Urban Planning Can’t Happen Without Black People in the Room — Yet it Does

Creating cities that work for everyone will require big changes in who does urban planning, and how

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By Charles Ellison

Sit at the tables where people are deciding where the new high school will go, or whether to expand the bus depot, and you’ll probably need to ask, “Where are all the people of color?” In 2017, it is — still — a fact that most of the people who design, plan and build our cities lack the diversity of those same places.

At CNU 25 in Seattle, a distinguished panel of experts confronted this problem. Moderated by Shelley Poticha, Director of Urban Solutions at the Natural Resources Defense Council, the panel featured Ron Sims, former Deputy Secretary of the Department of Housing and Urban Development (HUD); Justin Garrett Moore, Executive Director of the New York City Public Design Commission, and Emily Talen, professor of urbanism at the University of Chicago.

Designers and planners are, a melanin-challenged group, the panelists observed. For example, less than 10 percent of architects are African-American or Latino, though those groups make up more than 30 percent of the US population. And only 15 percent of architects are women. “The people who are creating our cities are predominantly white men,” said Moore.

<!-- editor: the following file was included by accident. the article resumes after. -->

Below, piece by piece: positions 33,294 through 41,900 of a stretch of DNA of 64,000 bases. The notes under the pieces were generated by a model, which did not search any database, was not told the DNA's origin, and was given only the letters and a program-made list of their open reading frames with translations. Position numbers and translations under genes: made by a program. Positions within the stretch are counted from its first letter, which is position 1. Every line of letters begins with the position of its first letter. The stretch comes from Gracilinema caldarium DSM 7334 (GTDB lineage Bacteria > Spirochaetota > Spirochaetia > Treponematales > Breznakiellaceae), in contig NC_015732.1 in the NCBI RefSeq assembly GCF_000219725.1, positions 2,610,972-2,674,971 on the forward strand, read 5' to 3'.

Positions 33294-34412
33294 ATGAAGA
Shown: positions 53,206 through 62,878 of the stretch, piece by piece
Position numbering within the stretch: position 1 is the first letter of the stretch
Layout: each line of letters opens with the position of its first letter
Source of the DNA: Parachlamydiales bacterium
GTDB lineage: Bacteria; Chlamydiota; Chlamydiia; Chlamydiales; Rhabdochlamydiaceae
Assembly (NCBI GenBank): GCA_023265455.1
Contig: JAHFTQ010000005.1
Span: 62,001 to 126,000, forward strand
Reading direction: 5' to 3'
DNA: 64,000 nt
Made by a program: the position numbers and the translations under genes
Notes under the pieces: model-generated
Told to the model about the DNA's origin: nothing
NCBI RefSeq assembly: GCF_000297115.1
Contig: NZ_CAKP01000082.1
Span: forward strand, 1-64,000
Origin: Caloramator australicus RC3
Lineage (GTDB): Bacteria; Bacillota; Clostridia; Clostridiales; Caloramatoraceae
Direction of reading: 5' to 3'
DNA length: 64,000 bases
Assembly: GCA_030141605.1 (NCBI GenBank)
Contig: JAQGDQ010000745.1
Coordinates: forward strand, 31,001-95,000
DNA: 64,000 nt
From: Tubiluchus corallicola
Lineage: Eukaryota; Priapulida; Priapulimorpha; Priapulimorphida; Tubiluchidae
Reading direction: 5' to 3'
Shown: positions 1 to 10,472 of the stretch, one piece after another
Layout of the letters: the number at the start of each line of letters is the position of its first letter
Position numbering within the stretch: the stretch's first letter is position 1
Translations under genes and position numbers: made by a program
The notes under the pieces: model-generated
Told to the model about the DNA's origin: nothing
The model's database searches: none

That lack of diversity contributes to poor outcomes for African-Americans and Latinos. In America’s cities, people of color — still — inhabit neighborhoods marked by underinvestment, lack of access to employment, environmental hazards and high crime rates. Those separate and unequal places are the result of generations of racialized policies — from redlining and zoning to misguided “urban renewal.”

And, as New Urbanists well know, our lives are shaped by the places we live. “Zip codes are not just addresses,” said Sims, “they are life determinants. Tell me your zip code, and I can predict how much you earn, when you will die, and whether you will get kicked out of school.”

The places we live affect our bodies even at the molecular level. Children from crime-ridden neighborhoods have higher levels of cortisol, a stress hormone, which is linked to learning problems, as well as a host of physical and mental illnesses. Environmental factors like toxins and stress can actually alter our genes, creating changes in our brains that last a lifetime. So the people who design and plan cities are “fooling around with people’s genes without their permission,” said Sims.

The New Urbanist movement has an important role to play, said Talen, in connecting the dots between equity and the built environment. The challenge is not new: the question of how to build livable cities that serve all people has preoccupied urbanists — including Ebenezer Howard, Le Corbusier and Jacobs — since the 19th century. CNU itself has addressed aspects of this issue; for example, by launching an affordability initiative a decade ago.